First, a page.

‘Sucanto had scars and burns all over his small fingers and hands. Underneath the skin there were permanent blue dye marks. I’d always thought he had been injured in a textile factory.’
Brian Cusack volunteered as a Suas teaching assistant with Development Action Society (DAS) in Kolkata, 2014. One of the boys he worked with, he will never forget – his name is Sucanto.
Before Sucanto had a chance to come to school he was a rag picker. His parents would send him out every day to beg or to collect recyclables from rubbish heaps. One day, when he was just four years old, he was rummaging through rubbish searching for scraps. He grabbed something heavy… It was an industrial explosive.
It went off and ripped the skin from his little hands.
I knew so many children in the Sundarbans, a rural region outside of Kolkata, who had terrible scars and injuries because of child labour. It was a harsh reminder of what their past was. But the thing is, these scars could be seen as markers of their history. Something that they had left behind – now that they had the chance to come to school each day.
And if they could stay in school, fresh scars wouldn’t replace them.
Sucanto didn’t miss a single day for the three months I was there. He really loves school.
On one of the days, near the end of my time in India, I spotted Sucanto at a roundabout, a begging pan in his hand. If I hadn’t been his teaching assistant, he would just have been another one of the many child beggars. Lost in the crowd.
As we approached, he reached out to our car, pan at the ready. But then he recognised us…and he transformed before our eyes. Smiling his big grin, he dropped his pan. Suddenly he was Sucanto again. He wasn’t just one of thousands of child beggars scrambling on the streets of Kolkata. He was the boy I knew from class 2, who loves to play cricket with guava fruit.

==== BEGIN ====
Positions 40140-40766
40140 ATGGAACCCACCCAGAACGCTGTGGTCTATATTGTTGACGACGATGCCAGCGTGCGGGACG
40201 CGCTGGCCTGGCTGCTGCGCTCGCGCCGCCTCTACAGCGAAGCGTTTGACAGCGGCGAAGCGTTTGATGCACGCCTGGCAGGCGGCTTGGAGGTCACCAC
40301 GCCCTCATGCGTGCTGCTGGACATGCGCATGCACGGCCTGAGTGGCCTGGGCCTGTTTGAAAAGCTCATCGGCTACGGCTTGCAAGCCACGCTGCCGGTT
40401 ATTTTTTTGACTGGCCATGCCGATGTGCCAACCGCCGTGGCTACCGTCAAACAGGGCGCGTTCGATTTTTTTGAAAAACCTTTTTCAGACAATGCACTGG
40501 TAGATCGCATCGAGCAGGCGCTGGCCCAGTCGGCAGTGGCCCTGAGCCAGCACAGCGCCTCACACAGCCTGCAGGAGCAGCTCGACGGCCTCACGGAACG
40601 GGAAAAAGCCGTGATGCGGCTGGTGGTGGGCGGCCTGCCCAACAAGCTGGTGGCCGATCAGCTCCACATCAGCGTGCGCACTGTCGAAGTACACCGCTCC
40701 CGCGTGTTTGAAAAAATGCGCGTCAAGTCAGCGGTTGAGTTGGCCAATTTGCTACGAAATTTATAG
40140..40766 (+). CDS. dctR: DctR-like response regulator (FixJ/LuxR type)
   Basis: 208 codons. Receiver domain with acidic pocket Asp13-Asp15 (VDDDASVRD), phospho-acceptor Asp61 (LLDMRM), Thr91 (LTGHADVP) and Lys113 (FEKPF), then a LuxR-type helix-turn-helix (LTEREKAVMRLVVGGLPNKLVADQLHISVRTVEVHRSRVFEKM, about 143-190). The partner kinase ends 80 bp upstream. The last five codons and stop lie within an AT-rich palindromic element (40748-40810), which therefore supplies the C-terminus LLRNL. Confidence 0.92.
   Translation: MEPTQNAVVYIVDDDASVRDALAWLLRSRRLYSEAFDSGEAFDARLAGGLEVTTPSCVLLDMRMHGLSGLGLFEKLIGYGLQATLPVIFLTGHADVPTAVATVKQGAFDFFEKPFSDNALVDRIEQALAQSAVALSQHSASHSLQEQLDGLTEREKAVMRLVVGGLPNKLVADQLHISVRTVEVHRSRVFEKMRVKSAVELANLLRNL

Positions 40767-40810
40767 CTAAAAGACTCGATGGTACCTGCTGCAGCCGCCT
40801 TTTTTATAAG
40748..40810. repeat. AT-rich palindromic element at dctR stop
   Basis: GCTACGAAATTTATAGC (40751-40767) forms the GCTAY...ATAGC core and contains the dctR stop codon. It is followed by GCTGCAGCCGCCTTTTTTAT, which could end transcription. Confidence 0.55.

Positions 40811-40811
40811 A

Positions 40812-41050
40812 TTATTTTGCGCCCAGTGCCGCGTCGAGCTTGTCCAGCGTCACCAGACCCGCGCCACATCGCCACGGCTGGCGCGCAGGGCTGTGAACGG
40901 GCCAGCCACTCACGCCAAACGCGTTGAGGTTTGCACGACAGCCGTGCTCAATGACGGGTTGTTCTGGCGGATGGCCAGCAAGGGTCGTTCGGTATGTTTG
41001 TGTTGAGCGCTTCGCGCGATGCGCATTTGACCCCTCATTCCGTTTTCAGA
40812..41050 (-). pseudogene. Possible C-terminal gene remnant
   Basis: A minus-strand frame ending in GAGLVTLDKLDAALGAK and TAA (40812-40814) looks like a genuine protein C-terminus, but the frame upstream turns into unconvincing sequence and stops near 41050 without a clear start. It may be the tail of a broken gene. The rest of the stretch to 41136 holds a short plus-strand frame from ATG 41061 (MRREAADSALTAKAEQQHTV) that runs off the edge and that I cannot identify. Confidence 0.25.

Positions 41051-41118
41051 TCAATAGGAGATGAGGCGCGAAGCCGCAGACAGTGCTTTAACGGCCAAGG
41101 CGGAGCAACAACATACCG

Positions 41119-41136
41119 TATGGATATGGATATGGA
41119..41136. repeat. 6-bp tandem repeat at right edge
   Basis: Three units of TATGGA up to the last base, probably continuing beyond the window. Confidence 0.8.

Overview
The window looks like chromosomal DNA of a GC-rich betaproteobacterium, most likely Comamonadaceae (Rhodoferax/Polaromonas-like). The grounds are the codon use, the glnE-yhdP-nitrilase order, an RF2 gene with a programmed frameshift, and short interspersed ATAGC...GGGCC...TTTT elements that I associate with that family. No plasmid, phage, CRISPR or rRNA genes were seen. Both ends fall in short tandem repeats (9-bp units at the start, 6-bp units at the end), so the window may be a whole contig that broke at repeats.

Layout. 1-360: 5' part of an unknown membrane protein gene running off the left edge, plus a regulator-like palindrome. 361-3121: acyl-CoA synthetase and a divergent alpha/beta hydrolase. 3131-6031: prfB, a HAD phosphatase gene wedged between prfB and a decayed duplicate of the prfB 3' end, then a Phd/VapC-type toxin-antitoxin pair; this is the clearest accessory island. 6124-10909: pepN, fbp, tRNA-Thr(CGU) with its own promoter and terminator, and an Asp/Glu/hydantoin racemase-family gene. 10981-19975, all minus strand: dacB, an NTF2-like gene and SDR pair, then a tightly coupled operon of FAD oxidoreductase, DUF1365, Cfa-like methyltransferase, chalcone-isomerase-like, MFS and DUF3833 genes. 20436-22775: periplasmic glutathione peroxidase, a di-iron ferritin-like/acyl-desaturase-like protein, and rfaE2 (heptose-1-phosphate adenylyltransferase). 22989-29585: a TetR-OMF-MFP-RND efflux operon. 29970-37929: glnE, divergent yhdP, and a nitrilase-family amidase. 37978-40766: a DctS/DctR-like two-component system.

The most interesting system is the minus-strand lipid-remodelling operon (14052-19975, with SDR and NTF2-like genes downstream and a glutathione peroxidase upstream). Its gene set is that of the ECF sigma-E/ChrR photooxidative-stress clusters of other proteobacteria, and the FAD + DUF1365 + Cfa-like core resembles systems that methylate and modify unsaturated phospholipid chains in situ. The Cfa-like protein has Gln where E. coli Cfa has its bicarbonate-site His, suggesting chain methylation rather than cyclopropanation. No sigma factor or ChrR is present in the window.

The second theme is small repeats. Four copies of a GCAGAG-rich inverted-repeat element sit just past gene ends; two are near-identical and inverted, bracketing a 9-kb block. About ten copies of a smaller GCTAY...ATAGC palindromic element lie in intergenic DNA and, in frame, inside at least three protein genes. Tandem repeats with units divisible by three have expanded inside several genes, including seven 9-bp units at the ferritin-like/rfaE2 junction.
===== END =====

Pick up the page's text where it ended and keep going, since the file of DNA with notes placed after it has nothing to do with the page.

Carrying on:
‘That moment really highlighted to me the impact of school for children like Sucanto. School really does make a difference. It allows them to escape the harsh realities that lie outside the school walls. School gives them a chance to be themselves. A chance to be children’
YOU ARE SUAS AND WE CAN’T DO IT WITHOUT YOU.
DAS relies on Suas funding to give children like Sucanto an education. Without the generosity of people like Brian – and Suas supporters like you – Sucanto and so many children like him wouldn’t have that chance.
Your donations give children like Sucanto hope. A chance to be a child. A chance at a better future.
A CHANCE FOR NO MORE SCARS.
You can give Sucanto and his friends that chance right now. Please click below to donate to our Crowdfund for partner schools because you can change an Indian child’s life. You’ll be surprised at how much you can make possible with a small donation.
Thank you. Without this support Sucanto, and many other children like him, might not be able to go to school in 2016.